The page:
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Publication numberUS7541067 B2
Publication typeGrant
Application numberUS 12/037,076
Publication dateJun 2, 2009
Filing dateFeb 25, 2008
Priority dateApr 13, 2006
Fee statusPaid
Also published asUS8225742, US20080196659, US20090223444
Publication number037076, 12037076, US 7541067 B2, US 7541067B2, US-B2-7541067, US7541067 B2, US7541067B2
InventorsBulent M. Basol
Original AssigneeSolopower, Inc.
Export CitationBiBTeX, EndNote, RefMan
External Links: USPTO, USPTO Assignment, Espacenet
depositing a thin film CdS on photovoltaic device; heat transfer from the solar cell absorber layer to minimize buffer layer material particle formation within the supply solution; in the form of rolled foils
US 7541067 B2
Abstract
A deposition method which deposits a CdS buffer layer on a surface of a solar cell from a process solution including all chemical components of the CdS buffer layer material. CdS is deposited in a deposition chamber by heating the surface of the solar cell absorber to cause the transfer of heat from the solar cell absorber layer to at least a portion of the process solution that is in contact with the surface. Used solution is cooled, and replenished in a solution container and redirected into the deposition chamber.
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Claims(19)
1. A method of depositing a buffer layer material from a solution to an exposed surface of a solar cell absorber layer of a workpiece for manufacturing of solar cells, comprising:
placing the workpiece in a deposition chamber of a deposition system, the deposition chamber including a heated-wall and a cooled-wall disposed substantially opposite the heated-wall, and wherein the workpiece is placed in proximity to the heated-wall so that heat from the heated-wall heats the workpiece and the solar cell absorber layer;
flowing at a predetermined rate a flow of a supply solution into and through the deposition chamber and over the exposed surface of the solar cell absorber layer such that the supply solution flowed into the deposition chamber also flows out of the deposition chamber, wherein the supply solution is maintained at a first temperature before entering the deposition chamber and wherein the supply solution includes all the chemical components of the buffer layer material; and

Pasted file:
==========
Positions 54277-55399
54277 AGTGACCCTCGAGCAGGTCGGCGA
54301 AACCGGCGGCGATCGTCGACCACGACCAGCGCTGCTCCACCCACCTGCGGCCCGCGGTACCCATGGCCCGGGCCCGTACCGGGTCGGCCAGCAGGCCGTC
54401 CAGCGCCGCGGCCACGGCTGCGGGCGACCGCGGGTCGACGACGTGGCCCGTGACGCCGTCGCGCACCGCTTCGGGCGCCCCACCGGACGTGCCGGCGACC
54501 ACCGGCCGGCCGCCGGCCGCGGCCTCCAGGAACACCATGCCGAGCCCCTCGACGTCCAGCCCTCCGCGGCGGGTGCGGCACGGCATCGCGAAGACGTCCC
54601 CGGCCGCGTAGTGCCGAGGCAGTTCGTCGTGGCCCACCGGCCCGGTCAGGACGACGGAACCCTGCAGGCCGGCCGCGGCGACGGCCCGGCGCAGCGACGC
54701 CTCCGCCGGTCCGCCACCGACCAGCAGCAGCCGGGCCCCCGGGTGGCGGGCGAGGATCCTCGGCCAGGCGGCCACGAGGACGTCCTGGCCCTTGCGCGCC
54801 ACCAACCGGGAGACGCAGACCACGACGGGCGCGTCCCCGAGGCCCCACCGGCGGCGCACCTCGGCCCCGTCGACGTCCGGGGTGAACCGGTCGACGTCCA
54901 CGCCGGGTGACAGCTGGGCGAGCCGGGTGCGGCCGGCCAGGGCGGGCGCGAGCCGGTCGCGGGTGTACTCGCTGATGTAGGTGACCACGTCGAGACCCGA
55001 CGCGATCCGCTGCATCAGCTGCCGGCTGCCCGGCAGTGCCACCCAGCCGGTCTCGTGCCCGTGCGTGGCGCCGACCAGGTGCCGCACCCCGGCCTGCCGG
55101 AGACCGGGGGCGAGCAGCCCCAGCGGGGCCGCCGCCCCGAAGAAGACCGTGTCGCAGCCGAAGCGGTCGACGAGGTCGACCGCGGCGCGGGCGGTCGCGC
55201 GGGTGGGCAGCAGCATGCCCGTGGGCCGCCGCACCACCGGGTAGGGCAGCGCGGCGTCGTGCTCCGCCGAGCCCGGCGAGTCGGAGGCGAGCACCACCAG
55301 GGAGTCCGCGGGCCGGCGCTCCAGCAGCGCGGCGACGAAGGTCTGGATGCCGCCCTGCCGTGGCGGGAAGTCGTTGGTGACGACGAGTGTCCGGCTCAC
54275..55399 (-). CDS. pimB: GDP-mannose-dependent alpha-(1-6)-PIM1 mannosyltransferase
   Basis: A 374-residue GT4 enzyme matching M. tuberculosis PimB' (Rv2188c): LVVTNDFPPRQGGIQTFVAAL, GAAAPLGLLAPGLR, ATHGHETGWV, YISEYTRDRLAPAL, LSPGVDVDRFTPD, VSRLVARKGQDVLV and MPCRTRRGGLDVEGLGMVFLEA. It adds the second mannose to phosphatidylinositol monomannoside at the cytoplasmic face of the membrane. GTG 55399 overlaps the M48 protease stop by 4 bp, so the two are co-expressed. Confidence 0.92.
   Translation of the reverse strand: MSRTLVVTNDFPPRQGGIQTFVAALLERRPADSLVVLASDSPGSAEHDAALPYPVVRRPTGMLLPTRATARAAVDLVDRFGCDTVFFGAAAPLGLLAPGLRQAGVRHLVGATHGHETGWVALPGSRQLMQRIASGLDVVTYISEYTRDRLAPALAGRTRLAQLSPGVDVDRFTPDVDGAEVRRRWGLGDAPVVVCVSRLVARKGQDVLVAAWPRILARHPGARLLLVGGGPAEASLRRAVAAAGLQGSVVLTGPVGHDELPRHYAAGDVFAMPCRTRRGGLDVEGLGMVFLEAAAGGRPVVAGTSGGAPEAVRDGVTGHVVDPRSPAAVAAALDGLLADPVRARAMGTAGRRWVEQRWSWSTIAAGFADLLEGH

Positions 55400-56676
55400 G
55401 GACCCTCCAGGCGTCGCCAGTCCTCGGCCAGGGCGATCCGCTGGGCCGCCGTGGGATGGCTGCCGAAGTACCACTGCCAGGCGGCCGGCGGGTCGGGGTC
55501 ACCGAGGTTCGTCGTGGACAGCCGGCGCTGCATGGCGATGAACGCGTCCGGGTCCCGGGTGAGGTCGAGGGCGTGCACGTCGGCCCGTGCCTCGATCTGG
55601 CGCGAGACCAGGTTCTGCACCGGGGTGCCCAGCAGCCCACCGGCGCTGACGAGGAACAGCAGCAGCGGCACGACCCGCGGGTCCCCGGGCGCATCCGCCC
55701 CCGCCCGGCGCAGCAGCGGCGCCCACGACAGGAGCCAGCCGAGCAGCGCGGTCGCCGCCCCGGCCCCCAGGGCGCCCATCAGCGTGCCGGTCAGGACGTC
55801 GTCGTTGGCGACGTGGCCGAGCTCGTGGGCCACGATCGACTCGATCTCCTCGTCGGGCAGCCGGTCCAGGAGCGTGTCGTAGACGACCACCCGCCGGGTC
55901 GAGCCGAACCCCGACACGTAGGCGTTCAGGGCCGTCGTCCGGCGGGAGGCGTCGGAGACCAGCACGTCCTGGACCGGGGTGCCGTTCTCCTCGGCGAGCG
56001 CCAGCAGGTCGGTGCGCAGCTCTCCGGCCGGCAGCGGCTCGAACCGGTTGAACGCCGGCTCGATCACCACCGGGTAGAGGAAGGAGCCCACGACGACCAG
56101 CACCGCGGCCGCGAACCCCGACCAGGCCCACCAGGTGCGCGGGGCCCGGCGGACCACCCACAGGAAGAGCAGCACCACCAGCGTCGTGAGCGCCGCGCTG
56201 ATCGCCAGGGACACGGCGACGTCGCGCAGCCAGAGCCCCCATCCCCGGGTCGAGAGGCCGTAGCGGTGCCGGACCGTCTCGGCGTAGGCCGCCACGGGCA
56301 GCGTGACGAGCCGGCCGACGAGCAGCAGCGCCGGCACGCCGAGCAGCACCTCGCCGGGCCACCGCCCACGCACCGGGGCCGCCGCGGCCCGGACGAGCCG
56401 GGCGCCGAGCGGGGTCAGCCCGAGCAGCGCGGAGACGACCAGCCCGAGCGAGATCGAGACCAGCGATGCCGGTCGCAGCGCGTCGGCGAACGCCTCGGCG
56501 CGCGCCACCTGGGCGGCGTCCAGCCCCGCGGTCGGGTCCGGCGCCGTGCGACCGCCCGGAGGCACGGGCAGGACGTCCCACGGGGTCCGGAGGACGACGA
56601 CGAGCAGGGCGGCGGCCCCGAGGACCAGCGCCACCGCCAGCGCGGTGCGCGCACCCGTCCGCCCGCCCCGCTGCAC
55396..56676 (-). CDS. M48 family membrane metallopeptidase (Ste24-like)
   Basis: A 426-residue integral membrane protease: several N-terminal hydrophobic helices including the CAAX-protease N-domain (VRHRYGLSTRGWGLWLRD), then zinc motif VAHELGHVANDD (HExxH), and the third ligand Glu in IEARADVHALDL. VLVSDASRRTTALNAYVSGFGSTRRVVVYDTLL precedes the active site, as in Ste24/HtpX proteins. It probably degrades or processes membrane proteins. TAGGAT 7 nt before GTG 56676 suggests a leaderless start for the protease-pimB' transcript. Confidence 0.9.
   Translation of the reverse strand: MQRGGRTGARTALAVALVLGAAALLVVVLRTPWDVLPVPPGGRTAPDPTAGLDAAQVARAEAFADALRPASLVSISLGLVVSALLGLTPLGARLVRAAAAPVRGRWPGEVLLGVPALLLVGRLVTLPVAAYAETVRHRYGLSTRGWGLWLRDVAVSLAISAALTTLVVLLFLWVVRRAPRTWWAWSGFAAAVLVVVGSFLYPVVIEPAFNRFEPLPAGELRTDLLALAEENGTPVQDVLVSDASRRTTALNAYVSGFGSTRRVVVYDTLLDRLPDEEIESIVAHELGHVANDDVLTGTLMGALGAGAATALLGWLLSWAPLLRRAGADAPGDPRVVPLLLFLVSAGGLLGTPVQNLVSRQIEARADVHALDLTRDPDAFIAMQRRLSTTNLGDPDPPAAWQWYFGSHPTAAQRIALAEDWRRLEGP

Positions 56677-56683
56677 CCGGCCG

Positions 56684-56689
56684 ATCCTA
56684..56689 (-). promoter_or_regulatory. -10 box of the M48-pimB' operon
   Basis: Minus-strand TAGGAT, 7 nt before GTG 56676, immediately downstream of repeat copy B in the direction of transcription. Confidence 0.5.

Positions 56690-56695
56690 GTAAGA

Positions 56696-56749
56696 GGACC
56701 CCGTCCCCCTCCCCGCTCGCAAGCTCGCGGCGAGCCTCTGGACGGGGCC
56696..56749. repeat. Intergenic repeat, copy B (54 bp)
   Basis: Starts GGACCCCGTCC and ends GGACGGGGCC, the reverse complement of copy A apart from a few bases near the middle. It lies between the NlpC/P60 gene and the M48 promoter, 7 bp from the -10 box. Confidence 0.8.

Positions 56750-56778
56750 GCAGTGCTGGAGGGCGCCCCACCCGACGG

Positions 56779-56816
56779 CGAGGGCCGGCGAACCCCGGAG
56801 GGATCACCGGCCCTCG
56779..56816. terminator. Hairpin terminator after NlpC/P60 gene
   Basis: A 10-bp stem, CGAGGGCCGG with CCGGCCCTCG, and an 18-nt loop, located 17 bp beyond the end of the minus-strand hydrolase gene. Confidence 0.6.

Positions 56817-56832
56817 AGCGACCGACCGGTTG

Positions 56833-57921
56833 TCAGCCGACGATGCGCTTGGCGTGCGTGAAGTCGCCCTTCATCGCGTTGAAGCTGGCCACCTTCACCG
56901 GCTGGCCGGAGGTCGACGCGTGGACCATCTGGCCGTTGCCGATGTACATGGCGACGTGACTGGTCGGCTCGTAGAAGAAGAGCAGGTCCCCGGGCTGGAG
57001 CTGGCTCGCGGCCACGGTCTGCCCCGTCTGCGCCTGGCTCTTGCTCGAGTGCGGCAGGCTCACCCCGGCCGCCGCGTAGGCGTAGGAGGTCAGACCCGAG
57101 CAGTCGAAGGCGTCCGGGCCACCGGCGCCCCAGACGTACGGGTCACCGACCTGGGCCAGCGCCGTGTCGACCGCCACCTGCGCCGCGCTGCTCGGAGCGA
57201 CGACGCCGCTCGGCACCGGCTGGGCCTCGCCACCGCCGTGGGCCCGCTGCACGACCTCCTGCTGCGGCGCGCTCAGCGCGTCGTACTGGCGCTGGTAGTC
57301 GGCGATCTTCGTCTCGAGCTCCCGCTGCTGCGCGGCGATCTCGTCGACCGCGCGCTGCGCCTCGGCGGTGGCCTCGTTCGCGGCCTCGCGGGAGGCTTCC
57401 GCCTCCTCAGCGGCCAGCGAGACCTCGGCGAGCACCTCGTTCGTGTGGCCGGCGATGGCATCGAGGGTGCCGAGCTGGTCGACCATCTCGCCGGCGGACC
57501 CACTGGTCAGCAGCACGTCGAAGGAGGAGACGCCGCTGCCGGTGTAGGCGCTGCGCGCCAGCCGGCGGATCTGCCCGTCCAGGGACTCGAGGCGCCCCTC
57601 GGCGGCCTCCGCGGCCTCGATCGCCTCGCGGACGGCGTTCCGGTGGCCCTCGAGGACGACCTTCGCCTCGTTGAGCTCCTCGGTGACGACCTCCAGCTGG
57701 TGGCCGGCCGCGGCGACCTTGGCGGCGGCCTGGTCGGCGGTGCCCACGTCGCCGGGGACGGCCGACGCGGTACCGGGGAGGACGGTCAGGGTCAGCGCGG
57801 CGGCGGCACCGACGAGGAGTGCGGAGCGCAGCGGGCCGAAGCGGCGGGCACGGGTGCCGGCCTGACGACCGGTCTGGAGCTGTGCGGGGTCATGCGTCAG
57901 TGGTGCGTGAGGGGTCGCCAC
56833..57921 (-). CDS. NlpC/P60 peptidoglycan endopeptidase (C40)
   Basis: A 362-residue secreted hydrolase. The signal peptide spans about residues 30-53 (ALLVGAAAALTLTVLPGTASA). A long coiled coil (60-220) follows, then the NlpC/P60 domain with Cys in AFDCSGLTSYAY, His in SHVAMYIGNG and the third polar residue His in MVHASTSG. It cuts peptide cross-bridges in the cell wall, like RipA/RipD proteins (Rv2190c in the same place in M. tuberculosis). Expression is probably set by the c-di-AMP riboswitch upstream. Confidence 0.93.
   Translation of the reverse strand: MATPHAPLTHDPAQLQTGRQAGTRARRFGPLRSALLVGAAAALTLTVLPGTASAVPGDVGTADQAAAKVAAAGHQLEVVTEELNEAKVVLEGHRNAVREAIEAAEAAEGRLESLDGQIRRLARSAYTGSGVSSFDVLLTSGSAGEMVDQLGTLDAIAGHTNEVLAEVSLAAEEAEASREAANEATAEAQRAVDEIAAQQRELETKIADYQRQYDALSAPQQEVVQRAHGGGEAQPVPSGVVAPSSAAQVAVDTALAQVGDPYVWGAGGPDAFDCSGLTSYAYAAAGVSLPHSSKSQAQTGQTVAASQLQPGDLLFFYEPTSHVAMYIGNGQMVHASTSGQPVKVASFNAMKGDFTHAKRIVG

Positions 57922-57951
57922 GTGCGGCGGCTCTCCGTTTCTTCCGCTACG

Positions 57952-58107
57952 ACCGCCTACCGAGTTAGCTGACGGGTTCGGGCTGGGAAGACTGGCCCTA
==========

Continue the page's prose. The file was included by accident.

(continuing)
depositing the buffer layer material on the exposed surface of the solar cell absorber layer in the deposition chamber by heating the absorber layer to a second temperature which is higher than the first temperature using the heated-wall, thereby causing the transfer of heat from the solar cell absorber layer to at least a portion of the supply solution that is in contact with the exposed surface and wherein the rest of the supply solution is maintained substantially at the first temperature by the cooled-wall during transferring heat from the solar cell absorber layer to at least the portion of the solution that is in contact with the exposed surface, thereby minimizing buffer layer material particle formation within the supply solution, and wherein deposition of the buffer layer material transforms the supply solution to a used solution by depleting a measurable amount that is less than all of the chemical components in the supply solution.
2. The method of claim 1 further comprising filtering the used solution to remove particles after the step of depositing the buffer layer material.
3. The method of claim 1, wherein the first temperature is in the range of 15-40 C. and the second temperature is in the range of 50-90 C.
4. The method of claim 3, wherein the supply solution that forms the buffer layer material comprises at least one of Cd, Zn and In in addition to a sulfur source.
5. The method of claim 4, wherein the buffer layer material comprises CdS.
6. The method of claim 5, wherein the supply solution is an aqueous CdS deposition bath comprising ammonium hydroxide, thiourea, and a Cd source selected from the group of Cd-chloride, Cd-sulfate and Cd-acetate.
7. The method of claim 1, wherein heating the solar cell absorber layer is performed by one of a resistance heater, a hot liquid jacket and an infrared lamp heater.
8. The method of claim 1 wherein the predetermined rate is a flow range between 0.1 liter/minute and 10 liters/minute.